For those who came here to see some recent scribblings/drawings/cartoons, (or even those who just stumbled in after a Google image search), I'll share a few book illustration commissions and advertising projects. If you're already bored, I'll understand if you hightail it out of here, but I'll try to spruce up the verbage.

I recently wrapped up illustrating four books, and all of them have been engaging, with diverse subject matter and fascinating concepts from each author.

Two books basically unleashed me to splash a bit of ink and watercolor around...the other two required me to write funny stuff as well as draw.

The first book: "Would You Do That To Your Mother?by business author, Jeanne Bliss and released by Penguin/Random House this week.

Jeanne Bliss pioneered the role of the Chief Customer Officer, holding the first ever CCO role for over 20 years at Lands' End, Microsoft, Coldwell Banker and Allstate Corporations.  This is Jeanne's fourth published book.                 

This commission consisted of 46 color cartoons, starting with roughly 65 ideas with dialogue written to get to that number - and that is a healthy amount of work.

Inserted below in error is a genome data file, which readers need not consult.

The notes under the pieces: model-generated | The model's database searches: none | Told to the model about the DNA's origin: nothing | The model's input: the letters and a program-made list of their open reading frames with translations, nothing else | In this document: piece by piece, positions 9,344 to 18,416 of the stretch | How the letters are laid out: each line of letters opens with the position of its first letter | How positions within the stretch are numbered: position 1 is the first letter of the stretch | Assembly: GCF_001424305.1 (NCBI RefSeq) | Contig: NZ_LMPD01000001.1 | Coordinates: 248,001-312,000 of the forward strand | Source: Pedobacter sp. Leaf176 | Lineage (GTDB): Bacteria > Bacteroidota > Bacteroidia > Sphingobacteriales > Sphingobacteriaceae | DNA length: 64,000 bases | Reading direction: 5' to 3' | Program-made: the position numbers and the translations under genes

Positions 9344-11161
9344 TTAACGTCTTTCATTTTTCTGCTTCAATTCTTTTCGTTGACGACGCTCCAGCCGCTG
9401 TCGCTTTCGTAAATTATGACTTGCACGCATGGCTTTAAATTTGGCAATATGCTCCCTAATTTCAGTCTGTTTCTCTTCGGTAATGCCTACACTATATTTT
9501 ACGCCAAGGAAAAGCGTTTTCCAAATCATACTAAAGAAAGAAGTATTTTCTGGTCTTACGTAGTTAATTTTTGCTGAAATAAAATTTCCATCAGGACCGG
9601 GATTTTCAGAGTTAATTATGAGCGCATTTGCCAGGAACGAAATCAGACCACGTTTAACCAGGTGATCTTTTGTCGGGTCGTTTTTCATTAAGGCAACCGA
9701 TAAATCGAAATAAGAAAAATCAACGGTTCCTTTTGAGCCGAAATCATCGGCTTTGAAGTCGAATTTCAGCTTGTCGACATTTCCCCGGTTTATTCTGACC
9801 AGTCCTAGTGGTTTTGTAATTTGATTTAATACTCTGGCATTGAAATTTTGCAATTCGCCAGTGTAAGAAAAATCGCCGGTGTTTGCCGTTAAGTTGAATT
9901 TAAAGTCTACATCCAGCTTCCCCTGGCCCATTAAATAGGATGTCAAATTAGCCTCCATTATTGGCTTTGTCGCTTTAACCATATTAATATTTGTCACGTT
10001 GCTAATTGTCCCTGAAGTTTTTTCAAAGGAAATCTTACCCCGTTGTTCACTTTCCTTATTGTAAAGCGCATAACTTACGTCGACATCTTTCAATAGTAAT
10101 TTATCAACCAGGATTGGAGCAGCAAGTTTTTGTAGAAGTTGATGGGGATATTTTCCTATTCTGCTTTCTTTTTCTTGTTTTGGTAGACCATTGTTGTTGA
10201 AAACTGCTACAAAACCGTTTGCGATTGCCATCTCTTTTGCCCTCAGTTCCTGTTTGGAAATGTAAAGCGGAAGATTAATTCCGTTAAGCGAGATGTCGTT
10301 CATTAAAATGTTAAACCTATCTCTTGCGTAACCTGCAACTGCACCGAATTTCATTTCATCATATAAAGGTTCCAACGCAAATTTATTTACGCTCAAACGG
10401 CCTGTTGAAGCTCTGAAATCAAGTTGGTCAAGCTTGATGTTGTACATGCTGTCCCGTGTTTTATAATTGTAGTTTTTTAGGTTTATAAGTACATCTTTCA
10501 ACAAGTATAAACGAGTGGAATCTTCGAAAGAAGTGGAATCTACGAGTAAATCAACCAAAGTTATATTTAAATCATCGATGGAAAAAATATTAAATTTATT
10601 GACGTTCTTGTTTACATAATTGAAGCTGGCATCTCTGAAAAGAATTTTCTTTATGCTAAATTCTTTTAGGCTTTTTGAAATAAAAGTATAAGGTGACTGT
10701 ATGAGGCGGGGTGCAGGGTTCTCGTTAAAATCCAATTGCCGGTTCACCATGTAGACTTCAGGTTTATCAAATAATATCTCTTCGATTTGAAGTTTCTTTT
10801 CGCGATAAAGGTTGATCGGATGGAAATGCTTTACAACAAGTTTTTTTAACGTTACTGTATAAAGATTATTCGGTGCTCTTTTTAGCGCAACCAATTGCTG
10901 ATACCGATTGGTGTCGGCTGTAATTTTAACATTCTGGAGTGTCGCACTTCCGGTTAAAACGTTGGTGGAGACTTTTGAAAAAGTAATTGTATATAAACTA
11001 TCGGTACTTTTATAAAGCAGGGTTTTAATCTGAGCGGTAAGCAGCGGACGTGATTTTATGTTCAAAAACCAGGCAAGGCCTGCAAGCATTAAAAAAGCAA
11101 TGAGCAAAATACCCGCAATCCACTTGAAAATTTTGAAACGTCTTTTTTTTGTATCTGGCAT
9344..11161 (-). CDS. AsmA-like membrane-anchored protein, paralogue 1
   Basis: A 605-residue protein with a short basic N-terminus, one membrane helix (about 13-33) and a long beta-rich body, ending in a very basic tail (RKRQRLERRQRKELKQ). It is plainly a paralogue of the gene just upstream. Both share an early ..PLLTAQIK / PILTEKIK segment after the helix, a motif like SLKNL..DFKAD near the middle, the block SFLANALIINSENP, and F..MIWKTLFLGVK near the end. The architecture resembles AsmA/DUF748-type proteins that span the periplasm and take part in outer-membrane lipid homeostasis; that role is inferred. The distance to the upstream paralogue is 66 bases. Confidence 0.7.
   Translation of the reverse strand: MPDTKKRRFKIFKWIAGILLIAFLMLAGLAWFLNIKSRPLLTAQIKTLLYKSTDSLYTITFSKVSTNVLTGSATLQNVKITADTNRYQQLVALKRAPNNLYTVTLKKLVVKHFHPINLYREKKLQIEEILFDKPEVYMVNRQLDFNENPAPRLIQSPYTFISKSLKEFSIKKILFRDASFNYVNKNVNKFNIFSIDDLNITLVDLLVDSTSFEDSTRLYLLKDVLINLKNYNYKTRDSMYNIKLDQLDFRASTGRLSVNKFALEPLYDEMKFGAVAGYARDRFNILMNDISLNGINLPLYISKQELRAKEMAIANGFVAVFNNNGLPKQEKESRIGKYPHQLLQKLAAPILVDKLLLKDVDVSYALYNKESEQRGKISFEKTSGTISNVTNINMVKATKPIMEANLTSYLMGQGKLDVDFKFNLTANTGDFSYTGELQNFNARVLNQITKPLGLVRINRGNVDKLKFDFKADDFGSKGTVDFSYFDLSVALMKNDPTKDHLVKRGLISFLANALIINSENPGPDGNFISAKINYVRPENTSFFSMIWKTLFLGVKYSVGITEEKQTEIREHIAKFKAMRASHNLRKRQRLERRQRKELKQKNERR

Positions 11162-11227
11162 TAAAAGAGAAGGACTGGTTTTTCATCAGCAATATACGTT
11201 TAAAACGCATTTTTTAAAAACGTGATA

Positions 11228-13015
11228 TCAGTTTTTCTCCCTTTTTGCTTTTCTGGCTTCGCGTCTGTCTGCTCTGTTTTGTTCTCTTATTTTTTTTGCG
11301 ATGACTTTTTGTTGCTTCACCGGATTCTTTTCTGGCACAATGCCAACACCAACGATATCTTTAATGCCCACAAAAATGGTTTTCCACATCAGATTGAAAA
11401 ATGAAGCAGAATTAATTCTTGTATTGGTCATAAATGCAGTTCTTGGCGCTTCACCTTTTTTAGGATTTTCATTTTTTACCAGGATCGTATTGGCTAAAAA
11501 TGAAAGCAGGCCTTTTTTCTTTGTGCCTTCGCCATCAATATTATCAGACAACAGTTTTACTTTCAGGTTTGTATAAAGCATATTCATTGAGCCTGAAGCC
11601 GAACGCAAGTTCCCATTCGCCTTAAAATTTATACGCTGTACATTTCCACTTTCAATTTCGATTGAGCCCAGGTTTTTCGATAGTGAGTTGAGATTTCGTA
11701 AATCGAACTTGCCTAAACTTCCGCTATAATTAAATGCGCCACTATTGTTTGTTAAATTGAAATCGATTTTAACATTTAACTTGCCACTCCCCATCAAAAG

The work was fascinating, as the book is filled with insights about the inner workings of many Fortune 100 companies, as well as what crazy things such companies unwittingly do that lose customers.

The cartoons are available as downloads, and also added to videos, which are available through the publisher's website.

The book has received reviews from some noteworthy journalists and CEOs, and it seems that it's message is resonating with people.

Update: 5/21: Jeanne called me while on her book's promotional tour and said that the book sold 15,000 copies in the first week, and is currently #1 in Amazon's business books.



The next is a recently illustrated book is by Wendy Wood, the Provost Professor of Psychology and Business at the University of Southern California. https://dornsife.usc.edu/wendywood/about-wendy-wood/ 



Wendy initially hired to create an illustrations to humorously explain and depict concepts.

After doing one for her and being fortunate enough to make her laugh, I signed a contract to do the rest. After getting to read several chapters, I realized I was getting an extremely interesting course in habit building. (Who doesn't want to develop top-notch habitual abilities?)

Here's one of several cartoons written and drawn for her book"Habits and Rewards" which is being published later this year by Macmillan books.